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Stanley L. Williams v. County of Cumberland and Cumberland County Jail


June 30, 2011


On appeal from Superior Court of New Jersey, Law Division, Cumberland County, Docket No. L-1034-08.

Per curiam.


Submitted May 3, 2011 - Decided

Before Judges Parrillo and Skillman.

Plaintiff, who was an inmate in the Cumberland County Jail, slipped on a wet spot in the jail gymnasium while playing basketball and severely injured his knee. Plaintiff subsequently brought this action against Cumberland County under the Tort Claims Act, N.J.S.A. 59:1-1 to 12-3, claiming that improper flooring material in the gymnasium and proximity of toilet facilities to the gymnasium created a "dangerous condition of public property" within the intent of N.J.S.A. 59:4-1, 2. Plaintiff named Cumberland County and the Cumberland County Jail as defendants in the action.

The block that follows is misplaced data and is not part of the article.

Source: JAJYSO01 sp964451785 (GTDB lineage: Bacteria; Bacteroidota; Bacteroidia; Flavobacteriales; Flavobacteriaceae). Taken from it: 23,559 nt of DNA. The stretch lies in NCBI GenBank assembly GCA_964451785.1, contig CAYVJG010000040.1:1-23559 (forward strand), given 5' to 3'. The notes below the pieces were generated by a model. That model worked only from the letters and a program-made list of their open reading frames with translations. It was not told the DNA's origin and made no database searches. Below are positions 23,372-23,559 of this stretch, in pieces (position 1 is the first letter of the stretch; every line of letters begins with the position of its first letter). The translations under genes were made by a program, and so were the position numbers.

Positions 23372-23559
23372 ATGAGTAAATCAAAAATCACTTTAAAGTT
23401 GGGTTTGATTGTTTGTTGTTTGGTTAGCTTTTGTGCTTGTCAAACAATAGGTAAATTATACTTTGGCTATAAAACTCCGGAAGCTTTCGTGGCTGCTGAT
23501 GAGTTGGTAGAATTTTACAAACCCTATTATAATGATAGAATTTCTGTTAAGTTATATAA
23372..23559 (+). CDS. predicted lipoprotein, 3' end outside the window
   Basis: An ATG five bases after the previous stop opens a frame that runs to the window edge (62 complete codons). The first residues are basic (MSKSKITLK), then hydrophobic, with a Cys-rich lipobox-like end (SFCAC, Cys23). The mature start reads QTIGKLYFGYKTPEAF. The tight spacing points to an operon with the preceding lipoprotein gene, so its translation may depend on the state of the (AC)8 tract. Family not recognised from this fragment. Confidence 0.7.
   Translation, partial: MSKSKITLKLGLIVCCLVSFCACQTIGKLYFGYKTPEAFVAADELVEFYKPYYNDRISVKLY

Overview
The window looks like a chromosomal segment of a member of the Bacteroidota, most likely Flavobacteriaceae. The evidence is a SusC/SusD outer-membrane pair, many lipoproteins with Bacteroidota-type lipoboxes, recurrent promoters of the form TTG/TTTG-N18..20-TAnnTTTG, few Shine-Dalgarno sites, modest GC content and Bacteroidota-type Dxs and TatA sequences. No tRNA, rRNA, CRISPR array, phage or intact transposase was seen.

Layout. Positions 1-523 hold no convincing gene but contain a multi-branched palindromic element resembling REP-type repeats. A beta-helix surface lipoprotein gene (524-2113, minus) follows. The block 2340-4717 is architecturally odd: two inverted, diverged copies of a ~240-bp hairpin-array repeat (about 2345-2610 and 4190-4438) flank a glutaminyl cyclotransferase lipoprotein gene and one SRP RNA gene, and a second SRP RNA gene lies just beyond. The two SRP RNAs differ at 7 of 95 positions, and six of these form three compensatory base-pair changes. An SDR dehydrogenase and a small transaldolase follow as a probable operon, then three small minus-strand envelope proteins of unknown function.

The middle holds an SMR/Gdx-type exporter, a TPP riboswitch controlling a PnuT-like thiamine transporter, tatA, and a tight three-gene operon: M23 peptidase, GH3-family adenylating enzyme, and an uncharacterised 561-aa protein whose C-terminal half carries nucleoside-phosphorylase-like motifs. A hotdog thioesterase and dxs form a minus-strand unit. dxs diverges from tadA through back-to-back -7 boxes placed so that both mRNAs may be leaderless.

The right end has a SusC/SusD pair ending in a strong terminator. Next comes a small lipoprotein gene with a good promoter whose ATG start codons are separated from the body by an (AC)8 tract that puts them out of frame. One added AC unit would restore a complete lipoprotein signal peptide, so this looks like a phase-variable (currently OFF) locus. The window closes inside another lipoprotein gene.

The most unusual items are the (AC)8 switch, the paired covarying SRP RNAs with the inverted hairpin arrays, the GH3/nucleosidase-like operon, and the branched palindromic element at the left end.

Defendants filed a motion for summary judgment, which the trial court denied. After discovery, defendants renewed their motion for summary judgment, which the court again denied. We granted defendants' motion for leave to appeal from the order memorializing that denial and now reverse.

The evidence before the court on the motion for summary judgment consisted primarily of plaintiff's deposition testimony and the report and deposition testimony of his expert, Burroughs Perkins.

Plaintiff injured his knee while dribbling a basketball towards the basket to take a lay-up in a pick-up basketball game played on June 1, 2008 between teams of inmates. As described by plaintiff, as he approached the rim of the basket: "I felt my foot slip. And it slid a little bit. Then I just heard my leg pop. It popped while I was still standing up. Then I just fell on the floor."

According to plaintiff, while he was lying on the gymnasium floor, he noticed that it was "wet" and "slippery." This wet area "wasn't like a puddle" but instead consisted of "little sprinkles of water." Plaintiff also testified that when his foot hit the water, he did not "slide far at all," and the injury occurred when his foot "like twisted a little bit."

Plaintiff stated that there had been flat carpeting on the gymnasium floor on one of the prior occasions he was incarcerated in the Cumberland County Jail, but that the carpeting had been replaced by the current flooring material two or three years before his accident. Plaintiff testified that this flooring material had "more traction" when it was first installed than at the time of his accident.